Book Review – Churched (One Kid’s Journey Toward God Despite a Holy Mess)

Churched (One Kid’s Journey Toward God Despite a Holy Mess)

by Matthew Paul Turner

Waterbrook Press

When Matthew was five years old his parents left the Methodist church to become independent fundamentalist Baptist. This book is a collection of musing stories of church, life, and how it was seen and perceived by a kid. The book started a little slow for me but by chapter three I was cracking up. Growing up in conservative churches I could identify with many of the stories.

Some of my favorite stories include:

  1. How when you were 11 years and 364 days old you were not accountable for your sins but as soon as you turned 12 you would go to hell for them.
  2. Pastor Nolan’s boxing matches with the devil.
  3. Pirate Pete’s explanation of why Whitney Houston was the devil.
  4. Mr. Neleg’s rants on how evil the world was.
  5. How Jesus at the Baptist church wanted boys to have short hair.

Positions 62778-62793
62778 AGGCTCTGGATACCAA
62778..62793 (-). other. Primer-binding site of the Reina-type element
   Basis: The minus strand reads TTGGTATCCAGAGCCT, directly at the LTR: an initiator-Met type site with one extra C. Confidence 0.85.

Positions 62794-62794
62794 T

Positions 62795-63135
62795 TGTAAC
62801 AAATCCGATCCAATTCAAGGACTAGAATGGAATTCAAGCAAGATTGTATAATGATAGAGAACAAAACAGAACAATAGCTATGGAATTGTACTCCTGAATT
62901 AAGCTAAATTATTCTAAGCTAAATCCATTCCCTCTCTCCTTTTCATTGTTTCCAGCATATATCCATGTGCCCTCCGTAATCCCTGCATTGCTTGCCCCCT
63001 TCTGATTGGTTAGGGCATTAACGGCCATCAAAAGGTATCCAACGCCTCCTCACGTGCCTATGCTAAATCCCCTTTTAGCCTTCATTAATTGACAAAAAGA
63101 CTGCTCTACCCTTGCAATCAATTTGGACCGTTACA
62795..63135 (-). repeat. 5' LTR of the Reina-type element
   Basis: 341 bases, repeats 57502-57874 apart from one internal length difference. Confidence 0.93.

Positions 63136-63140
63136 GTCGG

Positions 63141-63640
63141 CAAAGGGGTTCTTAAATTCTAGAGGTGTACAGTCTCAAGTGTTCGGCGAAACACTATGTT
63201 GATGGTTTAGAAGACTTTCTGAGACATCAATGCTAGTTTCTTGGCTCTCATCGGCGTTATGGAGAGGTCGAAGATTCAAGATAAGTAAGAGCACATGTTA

6. When he asked if the angles danced when someone got saved the pastor responded, “Angles don’t dance when they get excited. That would make them demons (55).”
  7. Pastor Nolan having people close their eyes during the invitation and ask people to raise their hand if they wanted to be saved and although he saw no hands raised Pastor Nolan still counted 5 salvations.

Here is my favorite quote of the whole book

I thought the devil was easy to spot when I was younger. To me, he stuck out like a black dot on a white sheet of paper. I’d be minding my own business and all of a sudden – boo!- Satan jumped out from behind a corner like he was a jack in the box. He sought out ways to devour me, tempt me, or get me to take up smoking. I was trained in Sunday school to spot the devil. My teachers told me to watch out for roaring lions, disgruntled angles, women wearing low cut blouses, and Billy Graham. Those were sure signs that Satan could be close (page 109).

This book will keep you laughing as long as you don’t take things too seriously. The only thing I thought the book lacked was in the ending he tells about his life now. It seems that he skips from age 17 to 30 without sharing several details that I would liked to know. I wish I knew more about his faith struggles after high school and how he has tried to work through them. You get a small dose but left me wanting.

I received this book for free from WaterBrook Multnomah Publishing Group for this review. The opinions I have expressed are my own.

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